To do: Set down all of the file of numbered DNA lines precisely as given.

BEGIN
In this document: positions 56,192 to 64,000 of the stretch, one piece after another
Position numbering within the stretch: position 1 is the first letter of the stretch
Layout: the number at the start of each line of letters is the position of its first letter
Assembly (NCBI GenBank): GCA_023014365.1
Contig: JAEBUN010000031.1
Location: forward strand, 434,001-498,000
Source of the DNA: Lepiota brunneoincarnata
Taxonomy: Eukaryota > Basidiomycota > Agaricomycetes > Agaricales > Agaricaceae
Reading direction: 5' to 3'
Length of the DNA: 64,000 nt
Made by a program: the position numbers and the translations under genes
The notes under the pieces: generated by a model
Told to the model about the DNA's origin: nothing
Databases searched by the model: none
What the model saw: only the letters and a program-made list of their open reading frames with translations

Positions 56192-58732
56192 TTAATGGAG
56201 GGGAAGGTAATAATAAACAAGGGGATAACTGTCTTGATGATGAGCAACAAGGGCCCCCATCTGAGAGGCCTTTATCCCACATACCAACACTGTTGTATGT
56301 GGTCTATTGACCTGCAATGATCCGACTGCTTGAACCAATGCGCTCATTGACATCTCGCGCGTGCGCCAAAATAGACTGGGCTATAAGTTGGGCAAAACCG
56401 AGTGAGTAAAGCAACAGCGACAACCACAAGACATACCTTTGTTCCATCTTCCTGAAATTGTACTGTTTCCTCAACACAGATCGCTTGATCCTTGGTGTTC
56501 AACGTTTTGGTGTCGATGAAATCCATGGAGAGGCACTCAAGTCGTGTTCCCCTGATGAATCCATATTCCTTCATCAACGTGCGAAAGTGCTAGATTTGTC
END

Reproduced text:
In this document: positions 56,192 to 64,000 of the stretch, one piece after another
Position numbering within the stretch: position 1 is the first letter of the stretch
Layout: the number at the start of each line of letters is the position of its first letter
Assembly (NCBI GenBank): GCA_023014365.1
Contig: JAEBUN010000031.1
Location: forward strand, 434,001-498,000
Source of the DNA: Lepiota brunneoincarnata
Taxonomy: Eukaryota > Basidiomycota > Agaricomycetes > Agaricales > Agaricaceae
Reading direction: 5' to 3'
Length of the DNA: 64,000 nt
Made by a program: the position numbers and the translations under genes
The notes under the pieces: generated by a model
Told to the model about the DNA's origin: nothing
Databases searched by the model: none
What the model saw: only the letters and a program-made list of their open reading frames with translations

Positions 56192-58732
56192 TTAATGGAG
56201 GGGAAGGTAATAATAAACAAGGGGATAACTGTCTTGATGATGAGCAACAAGGGCCCCCATCTGAGAGGCCTTTATCCCACATACCAACACTGTTGTATGT
56301 GGTCTATTGACCTGCAATGATCCGACTGCTTGAACCAATGCGCTCATTGACATCTCGCGCGTGCGCCAAAATAGACTGGGCTATAAGTTGGGCAAAACCG
56401 AGTGAGTAAAGCAACAGCGACAACCACAAGACATACCTTTGTTCCATCTTCCTGAAATTGTACTGTTTCCTCAACACAGATCGCTTGATCCTTGGTGTTC
56501 AACGTTTTGGTGTCGATGAAATCCATGGAGAGGCACTCAAGTCGTGTTCCCCTGATGAATCCATATTCCTTCATCAACGTGCGAAAGTGCTAGATTTGTC